As many of you know, I recently published a book on eschatology, called The High King of Heaven (Winepress, 2013). Happily, I just received about a dozen copies, so I’ve had the pleasure of actually holding the book in my hands.

Unhappily, Winepress Publishing just went out of business, and that is no pleasure at all!

The story is a long and interesting one, but I will not burden you with it here. Suffice it to say that I have been looking diligently for a new publisher, and feel myself fairly close to choosing one. It will, however, be at a least a month or two before the book is back in print again.

So, if any of you would like a digital copy of The High King of Heaven, I would be happy to send it to you at no charge, though contributions to the ministry of Come Let Us Reason are always welcome. To request a copy, just email me at

I should also mention that my two other Winepress Books (The Test, and In Search of the Beginning) are still available through Amazon and Barnes and Noble. However, if the distributors run out, you may contact me about these books as well.

Thanks for your interest in the ministry of Come Let Us Reason. 

P.S. I was so grateful that the HKOH received this generous endorsement by Dr. Sam Storms:—-4


Yes, it HAS been awhile since the last post!

The good news–and a big reason for the neglect of my blog–is that The High King of Heaven, has been published at long last (click HERE to view it at Amazon).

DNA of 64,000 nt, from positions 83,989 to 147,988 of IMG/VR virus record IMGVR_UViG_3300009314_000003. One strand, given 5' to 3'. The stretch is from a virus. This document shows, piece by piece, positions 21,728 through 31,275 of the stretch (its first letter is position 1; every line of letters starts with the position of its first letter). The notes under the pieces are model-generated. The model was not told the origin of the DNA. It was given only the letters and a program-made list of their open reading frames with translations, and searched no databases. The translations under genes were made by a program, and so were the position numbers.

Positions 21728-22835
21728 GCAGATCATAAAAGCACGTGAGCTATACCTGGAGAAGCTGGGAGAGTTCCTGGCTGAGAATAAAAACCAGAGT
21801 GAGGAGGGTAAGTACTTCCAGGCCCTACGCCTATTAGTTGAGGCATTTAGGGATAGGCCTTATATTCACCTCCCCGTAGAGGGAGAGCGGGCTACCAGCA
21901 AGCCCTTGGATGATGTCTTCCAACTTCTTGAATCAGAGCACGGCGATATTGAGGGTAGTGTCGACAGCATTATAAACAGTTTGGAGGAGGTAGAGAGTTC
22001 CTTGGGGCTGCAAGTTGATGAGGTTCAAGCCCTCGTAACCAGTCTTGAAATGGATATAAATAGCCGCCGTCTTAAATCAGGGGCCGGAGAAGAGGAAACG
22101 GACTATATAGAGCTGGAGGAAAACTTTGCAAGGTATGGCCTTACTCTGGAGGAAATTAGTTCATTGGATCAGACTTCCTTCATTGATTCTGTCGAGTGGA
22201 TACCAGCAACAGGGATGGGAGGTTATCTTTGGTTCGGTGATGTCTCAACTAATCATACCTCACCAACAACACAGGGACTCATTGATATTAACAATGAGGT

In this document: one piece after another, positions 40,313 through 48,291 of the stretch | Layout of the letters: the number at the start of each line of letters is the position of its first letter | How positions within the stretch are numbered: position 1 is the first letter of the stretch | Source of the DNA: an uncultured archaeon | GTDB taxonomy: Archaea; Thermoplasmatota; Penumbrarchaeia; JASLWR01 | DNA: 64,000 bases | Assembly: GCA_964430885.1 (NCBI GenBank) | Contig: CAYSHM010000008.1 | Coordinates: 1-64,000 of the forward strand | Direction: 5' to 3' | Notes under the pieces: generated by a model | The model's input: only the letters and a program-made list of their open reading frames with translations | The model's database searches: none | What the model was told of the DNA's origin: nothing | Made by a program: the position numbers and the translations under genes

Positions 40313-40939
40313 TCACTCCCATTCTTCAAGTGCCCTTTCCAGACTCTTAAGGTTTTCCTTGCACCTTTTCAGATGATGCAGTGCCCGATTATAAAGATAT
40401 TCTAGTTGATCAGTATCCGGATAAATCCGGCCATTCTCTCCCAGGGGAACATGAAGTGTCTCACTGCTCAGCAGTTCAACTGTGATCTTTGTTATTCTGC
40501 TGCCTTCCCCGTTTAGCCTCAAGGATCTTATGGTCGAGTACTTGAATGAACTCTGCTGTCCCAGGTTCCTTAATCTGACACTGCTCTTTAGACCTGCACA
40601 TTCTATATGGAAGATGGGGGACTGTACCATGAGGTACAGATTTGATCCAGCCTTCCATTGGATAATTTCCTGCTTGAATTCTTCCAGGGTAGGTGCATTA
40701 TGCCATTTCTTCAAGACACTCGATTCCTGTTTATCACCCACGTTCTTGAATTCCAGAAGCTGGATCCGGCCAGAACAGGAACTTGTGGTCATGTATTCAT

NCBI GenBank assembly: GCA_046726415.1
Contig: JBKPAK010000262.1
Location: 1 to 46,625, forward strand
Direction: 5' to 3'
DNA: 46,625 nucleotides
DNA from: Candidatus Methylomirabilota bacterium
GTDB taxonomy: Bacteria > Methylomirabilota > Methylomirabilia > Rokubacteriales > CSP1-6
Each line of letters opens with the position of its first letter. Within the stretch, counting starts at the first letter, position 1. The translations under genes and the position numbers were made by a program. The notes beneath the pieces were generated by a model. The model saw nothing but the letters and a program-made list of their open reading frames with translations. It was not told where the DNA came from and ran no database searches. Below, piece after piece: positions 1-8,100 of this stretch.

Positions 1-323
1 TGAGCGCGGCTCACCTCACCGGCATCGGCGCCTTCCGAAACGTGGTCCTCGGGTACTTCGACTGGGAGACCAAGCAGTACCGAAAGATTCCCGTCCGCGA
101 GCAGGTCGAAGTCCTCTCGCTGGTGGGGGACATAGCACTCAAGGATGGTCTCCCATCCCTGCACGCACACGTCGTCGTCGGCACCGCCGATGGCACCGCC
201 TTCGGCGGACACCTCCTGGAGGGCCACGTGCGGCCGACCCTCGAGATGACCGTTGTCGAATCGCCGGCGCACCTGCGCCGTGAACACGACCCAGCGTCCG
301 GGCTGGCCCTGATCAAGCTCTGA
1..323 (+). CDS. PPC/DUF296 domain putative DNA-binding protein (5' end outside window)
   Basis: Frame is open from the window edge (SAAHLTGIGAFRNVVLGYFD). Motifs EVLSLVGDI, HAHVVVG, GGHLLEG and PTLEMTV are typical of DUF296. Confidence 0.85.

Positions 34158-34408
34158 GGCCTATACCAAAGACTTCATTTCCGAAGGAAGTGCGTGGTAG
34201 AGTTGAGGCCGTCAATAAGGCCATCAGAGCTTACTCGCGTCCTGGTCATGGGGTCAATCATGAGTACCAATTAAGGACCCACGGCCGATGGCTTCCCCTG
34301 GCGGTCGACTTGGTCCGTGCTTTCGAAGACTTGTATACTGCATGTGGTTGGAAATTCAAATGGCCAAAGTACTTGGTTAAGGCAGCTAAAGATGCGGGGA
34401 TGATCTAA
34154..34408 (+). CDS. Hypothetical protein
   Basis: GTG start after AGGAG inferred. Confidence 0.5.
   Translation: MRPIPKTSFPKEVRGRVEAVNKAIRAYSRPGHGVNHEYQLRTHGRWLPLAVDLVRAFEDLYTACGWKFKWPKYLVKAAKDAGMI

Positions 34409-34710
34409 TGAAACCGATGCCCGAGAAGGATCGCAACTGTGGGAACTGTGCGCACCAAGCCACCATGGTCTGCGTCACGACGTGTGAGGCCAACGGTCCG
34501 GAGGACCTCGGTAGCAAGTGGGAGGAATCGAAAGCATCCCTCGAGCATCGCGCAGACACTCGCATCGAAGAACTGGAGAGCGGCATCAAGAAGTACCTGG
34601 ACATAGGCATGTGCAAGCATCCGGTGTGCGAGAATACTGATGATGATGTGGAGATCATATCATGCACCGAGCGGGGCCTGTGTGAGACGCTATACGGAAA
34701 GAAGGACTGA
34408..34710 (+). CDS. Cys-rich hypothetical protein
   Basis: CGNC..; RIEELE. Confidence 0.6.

Also at long last, and as promised months ago, is Part 2 of my study in the Revelation (available HERE). Dealing as it does with the structure and symbolism of the entire prophecy, this essay covers quite a bit of ground, so brace yourself. I trust, however, that all who wade into it will at least find it stimulating, and hopefully most edifying.

As ever, I am eager to hear your thoughts.

And may the High King of heaven richly bless you and yours in the new year ahead!


NOTE: This is the first of three posts dealing with the Revelation. My goal in the first two is to pave the way for a third, in which we’ll look together at what may be the most difficult chapter in the whole Bible: Revelation 20, John’s vision of the 1000 year reign of Christ. As you’ll soon see, I like to think of the Revelation as the Grand Finale of All Scripture. I hope and pray these humble preludes will enable you to hear and enjoy that special music as never before.


The Revelation: Purpose and Literary Genre

 At the beginning of our journey, we identified three fundamental flashpoints of controversy in the Great End Time Debate: The Kingdom of God, the Millennium, and the Consummation. Happily, our close study of the Kingdom supplied welcome insights into the other two.

For example, having learned that the Kingdom enters the world in two simple stages—the Kingdom of the Son (i.e., the heavenly, mediatorial reign of Christ) followed by the Kingdom of the Father (i.e., the glorious World to Come)—we realized that the thousand years of Revelation 20 cannot be a third, intermediate stage of the Kingdom sandwiched between the other two, as premillennarians assert.

Similarly, having learned that the two stages of the Kingdom are separated by a single Consummation at the Parousia of Christ, we realized that the Consummation cannot be fragmented into multiple comings, resurrections, and judgments, as premillennarians also assert.

Thus, our study of NT teaching about the Kingdom of God has gone far towards resolving the End Time Debate in favor of the classic amillennial view of Salvation History.